Real Talk: Expectations vs. Reality  

[00:00:00] Adam Walker: From Susan G Komen, this is Real Pink, a podcast exploring real stories, struggles, and triumphs related to breast cancer. We’re taking the conversation from the doctor’s office to your living room.

This is Real Talk, a new podcast series where we’re going to break down the stigmas and feelings of embarrassment and talk openly and honestly about just how difficult breast cancer can be. From diagnosis to treatment to living with metastatic breast cancer to life after treatment ends. Today’s guests had plans for their lives.

Sarah and her family moved into a new house. During the pandemic, they had a room picked out for a child she was pregnant with, had clothes picked out for her, and even a name, Leah Grace. Sarah was diagnosed with inflammatory breast cancer, an aggressive form of breast cancer and miscarried her child. Her family was ready to take on the world and instead they were grieving. Katie is a mother of three children. Her husband was in his third year of residency. When they found out Katie had inflammatory breast cancer, they were planning to move to a new state for his new job, enjoy their little family, and a life with a paycheck. They then had to redirect. They were scrambling to stay near doctors, panicking that Katie wouldn’t be here for their children, and the paycheck would now be going to medical bills.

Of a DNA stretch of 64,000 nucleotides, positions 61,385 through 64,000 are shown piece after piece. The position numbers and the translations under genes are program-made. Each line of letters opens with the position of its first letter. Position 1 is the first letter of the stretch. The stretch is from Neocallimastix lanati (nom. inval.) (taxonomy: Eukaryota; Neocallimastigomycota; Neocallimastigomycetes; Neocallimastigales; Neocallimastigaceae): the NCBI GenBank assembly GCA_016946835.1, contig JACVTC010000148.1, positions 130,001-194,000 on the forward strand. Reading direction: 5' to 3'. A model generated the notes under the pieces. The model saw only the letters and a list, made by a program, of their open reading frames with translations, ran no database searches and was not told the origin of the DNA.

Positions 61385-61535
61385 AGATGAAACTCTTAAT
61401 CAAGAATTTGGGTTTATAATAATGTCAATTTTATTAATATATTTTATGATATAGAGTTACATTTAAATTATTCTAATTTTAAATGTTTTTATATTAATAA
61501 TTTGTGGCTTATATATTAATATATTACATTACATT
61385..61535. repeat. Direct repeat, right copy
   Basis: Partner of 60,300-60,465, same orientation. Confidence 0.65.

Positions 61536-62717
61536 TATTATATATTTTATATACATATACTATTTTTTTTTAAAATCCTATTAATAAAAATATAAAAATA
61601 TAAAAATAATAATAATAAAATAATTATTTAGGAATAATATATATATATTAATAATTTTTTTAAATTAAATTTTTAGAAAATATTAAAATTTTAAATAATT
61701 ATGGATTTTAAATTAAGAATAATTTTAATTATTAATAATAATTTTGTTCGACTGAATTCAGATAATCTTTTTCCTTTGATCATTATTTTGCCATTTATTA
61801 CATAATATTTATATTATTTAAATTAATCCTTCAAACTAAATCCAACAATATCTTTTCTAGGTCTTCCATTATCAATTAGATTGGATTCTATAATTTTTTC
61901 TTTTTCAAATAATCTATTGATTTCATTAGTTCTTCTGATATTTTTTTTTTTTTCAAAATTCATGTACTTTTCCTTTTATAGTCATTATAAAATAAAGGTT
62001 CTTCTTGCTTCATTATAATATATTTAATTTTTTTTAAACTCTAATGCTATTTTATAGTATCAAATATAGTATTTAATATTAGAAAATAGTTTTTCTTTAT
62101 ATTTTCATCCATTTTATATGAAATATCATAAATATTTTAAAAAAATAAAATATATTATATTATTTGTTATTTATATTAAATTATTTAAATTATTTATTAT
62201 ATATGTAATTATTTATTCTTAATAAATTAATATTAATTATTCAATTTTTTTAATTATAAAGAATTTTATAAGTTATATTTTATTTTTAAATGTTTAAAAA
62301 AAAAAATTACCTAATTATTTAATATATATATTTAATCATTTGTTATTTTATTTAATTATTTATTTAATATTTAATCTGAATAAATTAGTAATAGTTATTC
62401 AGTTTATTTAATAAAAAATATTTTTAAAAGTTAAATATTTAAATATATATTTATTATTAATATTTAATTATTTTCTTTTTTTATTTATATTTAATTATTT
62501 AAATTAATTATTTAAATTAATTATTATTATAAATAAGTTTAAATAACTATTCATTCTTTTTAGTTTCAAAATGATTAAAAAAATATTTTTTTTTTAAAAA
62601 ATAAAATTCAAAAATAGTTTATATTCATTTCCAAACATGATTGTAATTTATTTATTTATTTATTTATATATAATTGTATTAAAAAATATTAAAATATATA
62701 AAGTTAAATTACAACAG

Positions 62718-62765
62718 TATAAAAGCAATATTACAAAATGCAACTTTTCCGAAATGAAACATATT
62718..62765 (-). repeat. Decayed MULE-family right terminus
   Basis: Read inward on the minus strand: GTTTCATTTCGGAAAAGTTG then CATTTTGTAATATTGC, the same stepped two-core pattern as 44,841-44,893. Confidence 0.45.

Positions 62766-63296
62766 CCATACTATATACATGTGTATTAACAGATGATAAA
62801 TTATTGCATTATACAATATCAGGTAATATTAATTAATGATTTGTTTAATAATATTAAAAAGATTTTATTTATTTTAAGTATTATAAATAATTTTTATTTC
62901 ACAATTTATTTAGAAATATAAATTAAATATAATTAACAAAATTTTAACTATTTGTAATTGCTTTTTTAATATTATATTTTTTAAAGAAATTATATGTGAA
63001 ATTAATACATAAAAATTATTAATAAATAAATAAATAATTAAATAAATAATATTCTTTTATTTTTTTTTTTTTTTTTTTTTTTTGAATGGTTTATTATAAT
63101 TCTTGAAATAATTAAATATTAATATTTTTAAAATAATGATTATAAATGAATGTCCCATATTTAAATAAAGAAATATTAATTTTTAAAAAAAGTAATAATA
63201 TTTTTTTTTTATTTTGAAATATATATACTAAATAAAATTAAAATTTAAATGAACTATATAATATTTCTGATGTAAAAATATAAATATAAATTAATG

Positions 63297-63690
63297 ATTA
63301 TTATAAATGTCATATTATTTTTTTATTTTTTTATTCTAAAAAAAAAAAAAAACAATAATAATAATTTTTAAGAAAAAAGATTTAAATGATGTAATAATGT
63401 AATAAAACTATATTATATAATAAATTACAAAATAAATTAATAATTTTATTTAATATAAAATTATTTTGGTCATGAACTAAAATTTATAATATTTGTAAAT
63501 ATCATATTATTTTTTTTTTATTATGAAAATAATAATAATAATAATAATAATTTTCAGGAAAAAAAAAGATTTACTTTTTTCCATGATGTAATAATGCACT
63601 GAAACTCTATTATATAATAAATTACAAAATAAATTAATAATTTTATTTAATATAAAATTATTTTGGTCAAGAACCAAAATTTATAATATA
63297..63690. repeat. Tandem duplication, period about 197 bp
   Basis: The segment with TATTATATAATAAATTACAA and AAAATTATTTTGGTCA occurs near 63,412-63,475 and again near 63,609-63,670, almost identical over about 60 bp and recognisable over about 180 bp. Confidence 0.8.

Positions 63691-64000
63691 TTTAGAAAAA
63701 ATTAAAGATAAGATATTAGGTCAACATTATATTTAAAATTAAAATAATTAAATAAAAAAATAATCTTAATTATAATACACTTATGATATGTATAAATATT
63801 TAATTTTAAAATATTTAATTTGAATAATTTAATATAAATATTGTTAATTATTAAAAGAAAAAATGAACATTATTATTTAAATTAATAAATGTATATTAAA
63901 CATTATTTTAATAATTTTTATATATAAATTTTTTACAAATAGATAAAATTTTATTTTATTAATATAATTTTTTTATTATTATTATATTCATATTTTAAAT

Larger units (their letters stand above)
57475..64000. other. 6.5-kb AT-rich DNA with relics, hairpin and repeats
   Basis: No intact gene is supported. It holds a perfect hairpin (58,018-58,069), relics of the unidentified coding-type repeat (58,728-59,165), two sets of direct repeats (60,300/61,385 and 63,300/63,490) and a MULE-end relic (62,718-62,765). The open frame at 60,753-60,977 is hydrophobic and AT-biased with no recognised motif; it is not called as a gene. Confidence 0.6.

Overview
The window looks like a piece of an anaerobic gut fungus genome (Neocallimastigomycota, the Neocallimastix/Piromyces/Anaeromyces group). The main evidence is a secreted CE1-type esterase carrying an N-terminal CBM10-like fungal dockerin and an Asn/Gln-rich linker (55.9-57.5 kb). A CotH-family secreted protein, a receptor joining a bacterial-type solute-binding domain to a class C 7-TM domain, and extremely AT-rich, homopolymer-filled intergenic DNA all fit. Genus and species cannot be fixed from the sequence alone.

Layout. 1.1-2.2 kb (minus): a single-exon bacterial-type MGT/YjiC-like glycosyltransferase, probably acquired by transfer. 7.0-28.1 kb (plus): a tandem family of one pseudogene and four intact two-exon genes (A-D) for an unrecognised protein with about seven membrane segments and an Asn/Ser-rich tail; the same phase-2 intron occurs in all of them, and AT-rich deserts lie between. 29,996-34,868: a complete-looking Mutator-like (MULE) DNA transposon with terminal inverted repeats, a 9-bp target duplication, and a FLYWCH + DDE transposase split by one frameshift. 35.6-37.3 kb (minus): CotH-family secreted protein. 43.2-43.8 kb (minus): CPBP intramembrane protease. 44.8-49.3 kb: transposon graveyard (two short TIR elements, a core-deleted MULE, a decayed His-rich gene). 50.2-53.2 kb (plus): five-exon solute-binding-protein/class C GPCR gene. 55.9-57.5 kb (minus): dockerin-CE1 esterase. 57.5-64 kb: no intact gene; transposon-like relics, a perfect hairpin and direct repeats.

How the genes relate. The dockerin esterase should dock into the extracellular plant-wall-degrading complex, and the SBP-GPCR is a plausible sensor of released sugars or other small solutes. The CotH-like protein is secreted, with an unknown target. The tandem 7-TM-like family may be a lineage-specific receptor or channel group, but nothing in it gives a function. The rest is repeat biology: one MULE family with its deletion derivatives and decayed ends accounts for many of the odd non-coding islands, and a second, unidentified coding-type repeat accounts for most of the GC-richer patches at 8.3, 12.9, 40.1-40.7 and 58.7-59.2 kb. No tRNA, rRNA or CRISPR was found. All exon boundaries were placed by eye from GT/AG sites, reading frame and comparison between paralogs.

Ladies, thank you for being on the show today to discuss your expectations for your lives versus reality. Sarah, let’s start with you. What does your life look like now? 

[00:01:40] Sara Diemer: Well, we still live in the home that we are going to move to. That was a trip during the pandemic, but you know, it’s not what we expected, but we still have two great children. I have my stepdaughter and I have my daughter, which I mean, they’re both my kids. And life is good in a lot of ways. I’m not currently in like harsh treatment, so I still do treatment every three weeks. I get immunotherapy, I get Herceptin, I take estrogen blockers, which we can get into taling about that those are awful, but I’m living, and that’s something with metastatic breast cancer that I don’t think you can take for granted. And so, there’s a lot of blessings in life and I think we still, if when the date rolls around that, miscarried Leah, that’s still a hard one. But we have our way to remember her. But there’s a lot of good in life and my husband and I are really thankful for the kids that we do have and the life that we currently have. And even the house that we, it was nice upgrade from home a lot.